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5 Strategies to disconnect during vacation

And 3 good reasons why you should be doing so

I returned from a week of vacation today and it feels it's been a month since I left. I feel rested, more energized and motivated to work.

Since I set up my out of office alert on a Friday afternoon until I returned to work on a Monday morning I disconnected completely from work. I usually travel internationally for vacation and, as I neither carry my work computer with me, nor pay for international roaming, it's hard to do any sort of work.

This time I received visitors from Brazil, so I stayed in California. I did a road trip for some days and spent the rest of the time at home, so it would be easy to stay connected and available for work. But I decided not to.

Before getting to the how to disconnect, let's talk about why you should disconnect during vacation:

  • You deserve a break and it will benefit your career: There are many researches that prove that periodical breaks for resting and engaging in different activities increase your productivity at work.

  • Your family/loved ones deserve to spend quality time with you: The technology has shorten distances and provided the flexibility to work remotely has also negatively affected personal relationships. Vacation is a great opportunity to disconnect from the virtual world and be fully present with people that are important in your life.

  • Your subordinate will benefit from having additional responsibilities: I had the best opportunity to develop leadership skills in the beginning of my career, when my manager went on vacation for 2 weeks and trusted me to be his substitute. I was just promoted to supervisor of the team some weeks before his vacation, and my direct supervisor left the company around the same time. This was a great opportunity to develop a lot, and at a fast pace. I managed 3 strategic projects that came up during my manager's time off and I earned the trust from the team, clients, my senior manager and executives with whom I worked with. Whenever I take vacations and I handover my projects to subordinate and co-workers, I believe it's a great opportunity for them to step outside of their comfort zone and develop new skills.

Now let's talk about how you can disconnect during vacation:

  • Make sure your work can be done by someone else. If the work cannot wait until your return, plan ahead and do a proper handover to a co-worker prior to your vacation. I very often work long hours a week or so before leaving, so I can get a lot done and ensure my backup will have the required resources to do my work when I am not around. I also make it clear that I will not be checking emails, and that they should reach out to me only in case of extreme urgency.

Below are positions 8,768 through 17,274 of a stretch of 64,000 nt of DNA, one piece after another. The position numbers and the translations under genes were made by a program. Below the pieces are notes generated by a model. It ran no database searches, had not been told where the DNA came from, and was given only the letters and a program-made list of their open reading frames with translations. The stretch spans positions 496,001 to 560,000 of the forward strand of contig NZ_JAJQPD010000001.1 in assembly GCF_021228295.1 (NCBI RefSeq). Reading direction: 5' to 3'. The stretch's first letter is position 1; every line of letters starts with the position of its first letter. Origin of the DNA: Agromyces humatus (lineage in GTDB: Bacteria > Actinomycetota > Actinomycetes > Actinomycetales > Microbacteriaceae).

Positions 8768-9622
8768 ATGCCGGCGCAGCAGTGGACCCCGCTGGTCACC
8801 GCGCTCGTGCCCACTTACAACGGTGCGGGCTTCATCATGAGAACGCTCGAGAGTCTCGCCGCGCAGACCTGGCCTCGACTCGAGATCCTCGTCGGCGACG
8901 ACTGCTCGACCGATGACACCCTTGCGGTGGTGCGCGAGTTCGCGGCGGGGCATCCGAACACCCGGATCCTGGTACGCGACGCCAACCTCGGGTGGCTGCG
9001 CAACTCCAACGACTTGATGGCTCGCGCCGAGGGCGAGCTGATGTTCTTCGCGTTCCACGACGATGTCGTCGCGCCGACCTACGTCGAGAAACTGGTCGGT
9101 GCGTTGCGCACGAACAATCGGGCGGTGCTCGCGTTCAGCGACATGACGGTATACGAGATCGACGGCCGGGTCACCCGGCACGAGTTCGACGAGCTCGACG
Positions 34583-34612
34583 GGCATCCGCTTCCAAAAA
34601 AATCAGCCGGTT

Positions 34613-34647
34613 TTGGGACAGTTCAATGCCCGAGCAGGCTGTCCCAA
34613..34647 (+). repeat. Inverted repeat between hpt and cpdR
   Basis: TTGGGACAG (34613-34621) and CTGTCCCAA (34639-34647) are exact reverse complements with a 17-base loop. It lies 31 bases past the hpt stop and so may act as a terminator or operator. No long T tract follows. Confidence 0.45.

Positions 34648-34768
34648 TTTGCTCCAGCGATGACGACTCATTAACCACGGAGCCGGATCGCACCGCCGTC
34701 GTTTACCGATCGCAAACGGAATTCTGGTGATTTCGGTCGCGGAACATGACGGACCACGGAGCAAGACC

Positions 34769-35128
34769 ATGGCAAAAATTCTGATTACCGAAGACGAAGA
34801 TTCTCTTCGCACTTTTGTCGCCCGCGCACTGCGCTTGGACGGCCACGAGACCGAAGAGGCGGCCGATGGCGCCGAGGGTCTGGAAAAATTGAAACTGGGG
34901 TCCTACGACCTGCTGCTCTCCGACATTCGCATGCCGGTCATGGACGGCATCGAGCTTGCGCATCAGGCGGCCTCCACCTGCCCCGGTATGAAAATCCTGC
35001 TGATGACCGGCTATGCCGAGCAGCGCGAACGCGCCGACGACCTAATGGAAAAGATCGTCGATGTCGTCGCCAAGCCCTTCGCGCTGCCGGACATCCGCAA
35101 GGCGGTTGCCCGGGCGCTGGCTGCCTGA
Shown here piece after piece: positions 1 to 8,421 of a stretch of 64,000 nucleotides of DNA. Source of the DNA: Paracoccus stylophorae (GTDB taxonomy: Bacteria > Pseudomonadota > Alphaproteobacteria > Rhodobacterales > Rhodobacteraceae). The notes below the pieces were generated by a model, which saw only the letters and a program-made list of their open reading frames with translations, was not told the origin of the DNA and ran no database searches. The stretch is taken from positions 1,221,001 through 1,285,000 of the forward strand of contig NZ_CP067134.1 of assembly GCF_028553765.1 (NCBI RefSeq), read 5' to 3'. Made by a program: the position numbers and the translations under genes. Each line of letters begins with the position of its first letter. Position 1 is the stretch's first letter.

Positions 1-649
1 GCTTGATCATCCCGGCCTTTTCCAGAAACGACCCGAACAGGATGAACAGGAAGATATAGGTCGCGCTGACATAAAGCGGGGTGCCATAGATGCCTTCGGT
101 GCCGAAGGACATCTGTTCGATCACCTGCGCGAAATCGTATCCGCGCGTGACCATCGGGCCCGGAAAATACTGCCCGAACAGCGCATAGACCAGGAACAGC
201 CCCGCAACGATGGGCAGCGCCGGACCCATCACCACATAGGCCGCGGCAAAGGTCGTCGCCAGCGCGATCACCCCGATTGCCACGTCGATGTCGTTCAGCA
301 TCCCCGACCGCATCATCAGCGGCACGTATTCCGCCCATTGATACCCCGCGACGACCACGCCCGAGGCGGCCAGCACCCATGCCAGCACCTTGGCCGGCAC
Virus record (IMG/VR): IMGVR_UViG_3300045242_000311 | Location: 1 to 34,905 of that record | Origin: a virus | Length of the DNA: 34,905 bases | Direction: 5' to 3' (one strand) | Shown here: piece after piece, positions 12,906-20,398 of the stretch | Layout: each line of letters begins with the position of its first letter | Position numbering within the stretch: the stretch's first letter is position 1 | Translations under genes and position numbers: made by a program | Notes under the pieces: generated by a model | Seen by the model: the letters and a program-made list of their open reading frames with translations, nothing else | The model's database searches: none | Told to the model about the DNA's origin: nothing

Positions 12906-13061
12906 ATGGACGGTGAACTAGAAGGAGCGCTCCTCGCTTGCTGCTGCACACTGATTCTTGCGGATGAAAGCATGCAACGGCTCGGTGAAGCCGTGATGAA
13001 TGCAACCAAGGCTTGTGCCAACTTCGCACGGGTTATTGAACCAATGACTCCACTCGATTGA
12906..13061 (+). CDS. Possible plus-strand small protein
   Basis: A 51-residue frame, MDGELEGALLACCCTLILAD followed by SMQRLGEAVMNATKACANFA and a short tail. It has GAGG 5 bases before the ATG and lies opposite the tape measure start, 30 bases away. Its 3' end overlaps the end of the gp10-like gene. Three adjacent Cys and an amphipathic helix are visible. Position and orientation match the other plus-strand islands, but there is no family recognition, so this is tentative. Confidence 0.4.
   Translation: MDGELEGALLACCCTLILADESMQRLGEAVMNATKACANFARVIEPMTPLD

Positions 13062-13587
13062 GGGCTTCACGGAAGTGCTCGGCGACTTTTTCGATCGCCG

• Become the example for your team. Very often I receive real time responses from people who are out of office on matters that are not urgent, or do not required their intervention. This sets up the standard for the team, that will think they should behave the same way even if the manager says they should disconnect. If you are a leader, even if you don't want to enjoy your vacation, resist to reply to all to emails that do not require your immediate action, so your team can have better work-life balance. This will improve their work satisfaction and performance and decrease attrition rates.

  • Don't take your work computer with you. If you stay local or if you travel, stay away from your work computer. If something urgent happens, you should be able to guide your substitute to solve it or solve it yourself over the phone. If you open your computer, it will be hard to stay away from doing the work yourself and and reply to emails. Going back to vacation mode again will be a real challenge.

  • Remove the email notifications from your phone. This was key to keep me disconnected during my vacation last week. I knew I couldn't resist to check some emails if I saw them arriving.

  • Get fully engaged on your vacation activities. I like to stay busy even when I am on vacation, so I plan many activities for all days, even if they are the same ones I do in my normal routine, like yoga. By doing so, getting bored and thinking of work become less risky.

I agree, it's not easy to disconnect and not feel guilty about it, specially if leaders around you just take 'workations' - work fewer hours from their vacation destination. Resist the temptation to follow the flow and remember you are a diva, and you should set standards based on what is the best for you and your team. I truly believe that, by working hard to disconnect, you will develop into a better leader, more efficient and creative professional.

What about you, divas? What are your strategies to go against the flow and disconnect during your free time? Share your experiences here or @ideasfordivas on Twitter.

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